For our latest trench 1 update we hear from Assistant Supervisor Sam.
The highlight of the week, at least for me, came when I found a small shell-button. Although it appears relatively late, made in the last 200 years, it was counted as the first small find of the Trench and was the talk of the week, at least for my part.
The past couple of weeks have been brilliant in terms of weather and sunshine, cheering for the staff as well as the students. Though we were happy to work under such conditions, it is very important, at least for the trench, to get a little rain to add some moisture, from time to time. This is because when its damp the soil reveals more vivid colours and contexts are easier to see. It often even reveals new features.
Our main aim for the past few weeks was to uncover as many post-holes or post-pits as we could in order to make sense of the relationships between the floor surfaces we have and possible buildings. In such matters it is worth noting that although we, in Trench1, may not find as many small finds in comparison to Trench 3, we have many interesting building features. In particular our timber and stone buildings, cut again and again by the considerable number of post-pits and post-holes, relate quite a different story about the architecture of the area.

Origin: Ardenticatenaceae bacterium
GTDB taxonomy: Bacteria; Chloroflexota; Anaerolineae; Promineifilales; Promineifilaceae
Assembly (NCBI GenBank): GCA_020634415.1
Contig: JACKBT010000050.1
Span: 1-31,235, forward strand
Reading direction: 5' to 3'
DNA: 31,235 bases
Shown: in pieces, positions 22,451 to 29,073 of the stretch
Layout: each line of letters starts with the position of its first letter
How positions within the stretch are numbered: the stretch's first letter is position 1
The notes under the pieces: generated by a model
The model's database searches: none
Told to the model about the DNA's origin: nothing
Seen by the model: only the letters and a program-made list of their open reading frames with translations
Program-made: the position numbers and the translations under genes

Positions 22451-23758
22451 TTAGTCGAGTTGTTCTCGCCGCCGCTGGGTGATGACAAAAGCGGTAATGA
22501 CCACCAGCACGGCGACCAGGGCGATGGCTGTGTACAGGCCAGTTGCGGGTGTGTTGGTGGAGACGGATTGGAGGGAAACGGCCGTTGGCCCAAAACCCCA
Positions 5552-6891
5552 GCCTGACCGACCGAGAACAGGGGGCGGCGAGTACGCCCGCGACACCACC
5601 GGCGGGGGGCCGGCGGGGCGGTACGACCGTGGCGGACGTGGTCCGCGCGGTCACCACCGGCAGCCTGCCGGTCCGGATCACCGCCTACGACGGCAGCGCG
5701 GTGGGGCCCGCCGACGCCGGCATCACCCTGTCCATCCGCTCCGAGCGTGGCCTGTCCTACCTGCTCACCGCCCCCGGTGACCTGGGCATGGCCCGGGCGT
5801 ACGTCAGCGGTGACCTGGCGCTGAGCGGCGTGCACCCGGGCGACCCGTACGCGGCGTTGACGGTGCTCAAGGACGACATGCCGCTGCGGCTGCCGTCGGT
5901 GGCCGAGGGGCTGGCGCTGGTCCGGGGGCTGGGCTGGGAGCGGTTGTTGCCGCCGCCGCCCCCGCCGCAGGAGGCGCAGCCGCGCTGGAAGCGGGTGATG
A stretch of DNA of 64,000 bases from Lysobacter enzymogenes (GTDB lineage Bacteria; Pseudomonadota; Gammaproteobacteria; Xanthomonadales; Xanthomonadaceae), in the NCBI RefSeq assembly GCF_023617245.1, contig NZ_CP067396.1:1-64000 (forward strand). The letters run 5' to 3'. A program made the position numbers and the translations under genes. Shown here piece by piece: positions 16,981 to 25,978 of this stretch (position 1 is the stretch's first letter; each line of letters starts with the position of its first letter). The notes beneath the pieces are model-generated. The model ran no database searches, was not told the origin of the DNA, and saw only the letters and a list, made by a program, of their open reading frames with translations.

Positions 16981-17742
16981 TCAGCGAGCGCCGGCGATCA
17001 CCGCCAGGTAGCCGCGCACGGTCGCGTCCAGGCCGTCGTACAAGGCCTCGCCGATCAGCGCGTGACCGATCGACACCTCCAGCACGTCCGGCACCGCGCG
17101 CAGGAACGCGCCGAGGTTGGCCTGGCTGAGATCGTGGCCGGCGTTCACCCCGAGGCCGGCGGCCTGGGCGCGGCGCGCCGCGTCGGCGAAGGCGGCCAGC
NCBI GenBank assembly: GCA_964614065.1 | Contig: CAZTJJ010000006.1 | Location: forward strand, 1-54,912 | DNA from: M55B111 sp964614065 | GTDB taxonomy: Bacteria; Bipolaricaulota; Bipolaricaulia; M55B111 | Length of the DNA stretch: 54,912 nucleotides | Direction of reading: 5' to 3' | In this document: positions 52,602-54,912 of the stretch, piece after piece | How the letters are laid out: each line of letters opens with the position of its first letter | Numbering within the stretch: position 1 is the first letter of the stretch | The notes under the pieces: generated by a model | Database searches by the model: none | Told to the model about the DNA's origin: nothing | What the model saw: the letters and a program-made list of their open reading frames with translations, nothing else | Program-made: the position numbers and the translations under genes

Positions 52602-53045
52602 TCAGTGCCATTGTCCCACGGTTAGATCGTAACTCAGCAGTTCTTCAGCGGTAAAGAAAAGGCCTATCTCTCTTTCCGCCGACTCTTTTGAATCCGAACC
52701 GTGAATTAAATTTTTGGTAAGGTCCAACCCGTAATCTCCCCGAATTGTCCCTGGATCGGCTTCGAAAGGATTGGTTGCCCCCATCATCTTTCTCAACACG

As a last note on this blog, we are excited to announce that we found the base of a what appears to be a Bamburgh Ware pot. For those of you who don’t know, Bamburgh Ware is the locally produced ceramic pots which were in existence around the 11th to 12th centuries. This was found within a pit feature we had previously thought we had completely excavated. Remember how I told about how a little rain can really help us see the features!